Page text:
Fox and Favour

Curators Coffee Studio

Restaurants Cafés City of London

Seating here is limited to just six people and it isn’t strong on comfort, but this is a City spot to cherish if you value well-curated coffee beans and expert brewing. The house espresso blend comes from Colonna, and guest roasters feature regularly (Square Mile, Tim Wendelboe, The Barn, among others). Food is simple but carefully done, with the emphasis on London-based producers. A steady stream of City workers keeps this tiny treasure buzzing with takeaway orders.


Daily Goods

Restaurants Coffeeshops Camberwell

Brewing up the good stuff daily, this little box of a coffee shop in Camberwell is more spartan than other ‘hip’ venues in the area, but it’s extremely well appointed (in an arty sort of way). The own-brand coffees and daily brews are excellent. You could also pick up a chilled bottle of DG’s coffee cola when the weather’s sweltering.

Guy Dimond

Department of Coffee & Social Affairs

Restaurants Cafés Holborn

DCSA now has branches all over town, but this is the stripped-back original: a place that gets rammed during the week and chills out at the weekends. All the coffee is produced at the company’s own roastery in Brighton and it’s always well made (espresso is the starting point), while the food is basic but of high quality – expect assorted sandwiches, salads and moreish baked goodies. DCSA is also an innovator when it comes to cold brews.


The Espresso Room

Restaurants Coffeeshops Bloomsbury

Capacity doesn’t make it far into double digits at this small but perfectly formed shrine to straight caffeine. Choice may be limited too (artisan coffees from Caravan, teas, sandwiches, cakes and some brunch staples), but we love Bloomsbury’s Espresso Room, especially when we can sit outside in fine weather. Smiling staff show off their technical skills in the most modest way possible. ER’s flagship Holborn branch is licensed and there’s another outlet in Covent Garden.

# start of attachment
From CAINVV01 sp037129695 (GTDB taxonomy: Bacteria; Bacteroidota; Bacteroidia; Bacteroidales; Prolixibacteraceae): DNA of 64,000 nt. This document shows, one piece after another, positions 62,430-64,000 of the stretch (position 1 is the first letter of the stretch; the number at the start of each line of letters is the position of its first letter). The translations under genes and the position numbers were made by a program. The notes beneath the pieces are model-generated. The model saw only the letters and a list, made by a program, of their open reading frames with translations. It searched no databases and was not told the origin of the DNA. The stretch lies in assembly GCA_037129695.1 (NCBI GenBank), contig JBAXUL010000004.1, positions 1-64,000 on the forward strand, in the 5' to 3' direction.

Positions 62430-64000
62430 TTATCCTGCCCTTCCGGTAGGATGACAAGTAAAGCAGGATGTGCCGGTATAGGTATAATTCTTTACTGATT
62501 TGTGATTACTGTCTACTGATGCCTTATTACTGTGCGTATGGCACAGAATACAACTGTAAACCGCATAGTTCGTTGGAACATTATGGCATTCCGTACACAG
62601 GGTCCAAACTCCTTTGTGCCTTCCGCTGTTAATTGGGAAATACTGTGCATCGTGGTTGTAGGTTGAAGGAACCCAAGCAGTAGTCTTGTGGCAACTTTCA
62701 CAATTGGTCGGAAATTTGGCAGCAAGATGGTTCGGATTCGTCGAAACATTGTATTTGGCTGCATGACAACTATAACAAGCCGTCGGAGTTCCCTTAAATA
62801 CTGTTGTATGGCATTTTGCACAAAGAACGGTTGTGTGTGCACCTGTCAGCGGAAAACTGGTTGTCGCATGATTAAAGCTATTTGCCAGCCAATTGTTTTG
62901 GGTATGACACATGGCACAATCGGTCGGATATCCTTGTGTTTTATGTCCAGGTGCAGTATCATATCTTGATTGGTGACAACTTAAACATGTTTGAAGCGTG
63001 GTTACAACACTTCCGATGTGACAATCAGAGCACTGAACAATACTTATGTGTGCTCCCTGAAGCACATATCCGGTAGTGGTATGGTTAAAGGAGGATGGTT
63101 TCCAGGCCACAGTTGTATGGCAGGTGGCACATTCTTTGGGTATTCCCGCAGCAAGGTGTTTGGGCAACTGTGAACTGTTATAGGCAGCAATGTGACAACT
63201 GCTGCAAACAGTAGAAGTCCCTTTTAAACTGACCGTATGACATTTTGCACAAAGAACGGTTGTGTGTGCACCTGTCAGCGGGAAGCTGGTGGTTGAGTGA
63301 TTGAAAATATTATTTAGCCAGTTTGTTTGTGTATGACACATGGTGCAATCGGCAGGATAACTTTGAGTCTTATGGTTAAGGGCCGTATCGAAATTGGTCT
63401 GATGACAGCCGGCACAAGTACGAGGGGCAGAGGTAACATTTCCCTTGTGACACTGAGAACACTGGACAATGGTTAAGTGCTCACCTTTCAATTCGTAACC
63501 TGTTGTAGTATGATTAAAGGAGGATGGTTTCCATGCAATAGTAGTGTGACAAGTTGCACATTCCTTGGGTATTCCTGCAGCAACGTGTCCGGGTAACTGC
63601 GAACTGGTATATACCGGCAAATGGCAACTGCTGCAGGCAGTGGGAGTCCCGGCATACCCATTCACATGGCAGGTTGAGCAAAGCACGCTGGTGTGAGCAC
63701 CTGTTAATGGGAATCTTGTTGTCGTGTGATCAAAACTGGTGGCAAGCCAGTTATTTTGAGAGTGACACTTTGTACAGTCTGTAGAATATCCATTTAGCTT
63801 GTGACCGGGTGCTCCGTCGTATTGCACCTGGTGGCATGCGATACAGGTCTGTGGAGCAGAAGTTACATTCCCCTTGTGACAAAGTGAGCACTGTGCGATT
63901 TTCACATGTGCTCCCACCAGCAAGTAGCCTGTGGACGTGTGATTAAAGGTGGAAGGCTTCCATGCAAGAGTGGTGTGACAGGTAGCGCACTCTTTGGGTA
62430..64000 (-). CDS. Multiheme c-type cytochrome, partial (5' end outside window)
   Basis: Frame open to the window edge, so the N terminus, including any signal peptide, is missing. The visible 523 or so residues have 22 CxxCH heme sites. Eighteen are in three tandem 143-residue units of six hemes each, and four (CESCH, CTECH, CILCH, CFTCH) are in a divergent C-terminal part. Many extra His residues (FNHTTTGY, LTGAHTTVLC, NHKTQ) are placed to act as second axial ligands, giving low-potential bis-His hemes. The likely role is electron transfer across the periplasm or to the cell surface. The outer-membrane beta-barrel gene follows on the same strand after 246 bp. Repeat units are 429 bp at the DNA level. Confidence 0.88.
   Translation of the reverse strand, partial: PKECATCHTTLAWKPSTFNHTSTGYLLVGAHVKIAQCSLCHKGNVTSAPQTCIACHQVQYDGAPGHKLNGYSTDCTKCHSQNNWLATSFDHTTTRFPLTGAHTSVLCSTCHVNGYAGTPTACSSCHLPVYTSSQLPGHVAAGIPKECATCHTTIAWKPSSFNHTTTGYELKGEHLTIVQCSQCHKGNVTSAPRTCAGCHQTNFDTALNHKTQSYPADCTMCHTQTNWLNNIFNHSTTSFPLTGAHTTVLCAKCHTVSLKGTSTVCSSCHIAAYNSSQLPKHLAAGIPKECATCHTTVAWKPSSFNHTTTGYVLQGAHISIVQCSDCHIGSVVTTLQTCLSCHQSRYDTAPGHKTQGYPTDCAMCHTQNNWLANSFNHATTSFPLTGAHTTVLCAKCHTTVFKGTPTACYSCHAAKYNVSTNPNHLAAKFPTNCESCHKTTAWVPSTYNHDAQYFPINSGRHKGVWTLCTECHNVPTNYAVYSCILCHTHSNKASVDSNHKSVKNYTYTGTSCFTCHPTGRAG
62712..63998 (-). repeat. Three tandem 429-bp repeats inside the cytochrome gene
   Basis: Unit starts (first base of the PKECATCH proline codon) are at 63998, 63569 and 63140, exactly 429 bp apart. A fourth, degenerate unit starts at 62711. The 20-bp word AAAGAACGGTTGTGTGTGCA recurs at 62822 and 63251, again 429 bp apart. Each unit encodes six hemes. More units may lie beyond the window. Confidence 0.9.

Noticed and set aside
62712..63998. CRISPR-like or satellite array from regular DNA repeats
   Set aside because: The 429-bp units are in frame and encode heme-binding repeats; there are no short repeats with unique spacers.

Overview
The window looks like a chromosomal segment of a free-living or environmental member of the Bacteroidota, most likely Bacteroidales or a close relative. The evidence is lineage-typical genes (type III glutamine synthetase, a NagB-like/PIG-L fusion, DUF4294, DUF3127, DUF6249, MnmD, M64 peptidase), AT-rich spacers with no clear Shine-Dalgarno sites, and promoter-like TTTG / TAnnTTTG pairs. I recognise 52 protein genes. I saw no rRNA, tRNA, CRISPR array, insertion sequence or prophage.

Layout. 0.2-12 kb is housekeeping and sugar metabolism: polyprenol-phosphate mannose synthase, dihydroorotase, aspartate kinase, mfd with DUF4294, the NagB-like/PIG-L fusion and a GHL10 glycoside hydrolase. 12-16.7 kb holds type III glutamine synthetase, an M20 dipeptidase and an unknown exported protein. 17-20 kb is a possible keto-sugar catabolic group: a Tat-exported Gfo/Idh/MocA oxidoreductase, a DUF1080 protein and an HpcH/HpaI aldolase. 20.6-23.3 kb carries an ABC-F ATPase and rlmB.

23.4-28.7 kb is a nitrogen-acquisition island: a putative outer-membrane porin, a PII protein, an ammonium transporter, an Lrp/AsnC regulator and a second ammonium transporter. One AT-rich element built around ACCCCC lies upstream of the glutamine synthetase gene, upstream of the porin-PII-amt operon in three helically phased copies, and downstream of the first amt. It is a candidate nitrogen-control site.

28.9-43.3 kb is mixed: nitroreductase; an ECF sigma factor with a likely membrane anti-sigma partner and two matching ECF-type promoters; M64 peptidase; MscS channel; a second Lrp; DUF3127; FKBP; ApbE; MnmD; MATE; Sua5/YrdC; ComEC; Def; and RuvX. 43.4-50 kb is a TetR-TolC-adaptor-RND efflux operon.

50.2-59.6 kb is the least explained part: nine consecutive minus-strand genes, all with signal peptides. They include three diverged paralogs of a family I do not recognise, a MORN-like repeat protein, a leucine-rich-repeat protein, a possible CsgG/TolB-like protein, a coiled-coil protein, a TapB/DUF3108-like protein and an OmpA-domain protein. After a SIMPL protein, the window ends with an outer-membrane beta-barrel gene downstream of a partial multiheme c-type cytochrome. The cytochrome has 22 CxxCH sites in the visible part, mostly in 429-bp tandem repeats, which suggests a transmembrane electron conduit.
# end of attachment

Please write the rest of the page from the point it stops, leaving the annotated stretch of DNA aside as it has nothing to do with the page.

Exmouth Market Grind

Restaurants Coffeeshops Exmouth Market

Much of the emphasis is on the restaurant and cocktail bar, but Grind’s dedicated espresso bar is a magnet for Exmouth Market’s caffeine heads. Slip in for weekday breakfast or weekend brunch, pump up your afternoon or enjoy a post-work warm-down over a long black, a flat white or a trendy latte (made from certified organic beans). Grind also does its bit for the environment by using compostable, plastic-free coffee pods. There are branches in Soho, London Bridge and other prime locations across town. 


Federation Coffee

Restaurants Cafés Brixton

Seats with a view of Brixton’s Village Market are the ones to grab at this egalitarian corner café tucked inside the covered arcade. Federation buys its coffee beans and blends from Curve Roasters in Margate (as well as seasonal guests from further afield), and it also sells coffee-related hardware. To eat, there are breads, croissants, pastries, grilled cheese sandwiches and sweets, made by some top local producers. It’s all very neighbourly, uncomplicated and affordable.

The Fields Beneath

Restaurants Cafés Kentish Town

Taking its name from a classic book on Kentish Town local history, this tiny neighbourhood drop-in is an enduring hit with caffeine-loving locals. TFB is now totally vegan, so everything from the milk to the dhal to the cookies. Inside, there’s just one long(ish) table for communal sipping, but ample space for take outs – all very handy for commuters spilling out from the station next door.


Flotsam & Jetsam

Restaurants Cafés Wandsworth

Forget beachcombing, this oddly named Antipodean-style café by Wandsworth Common is all about healthy eats and artisan drinks. Expect everything from coco-bircher muesli and American-style pancakes to chorizo scramble and eggs benedict with espresso brown butter hollandaise, plus some inviting cakes and pastries. Drinks, meanwhile, range from Allpress coffee and Edgcumbes teas to turmeric chai, matcha lattes, Karma colas, Belleville beer and much else besides. The owners also run occasional coffee courses for wannabe baristas.

Highness Café 1.jpg
Highness Café 1.jpg
Anne Faber

Highness Café and Tea Room

Restaurants Cafés Highbury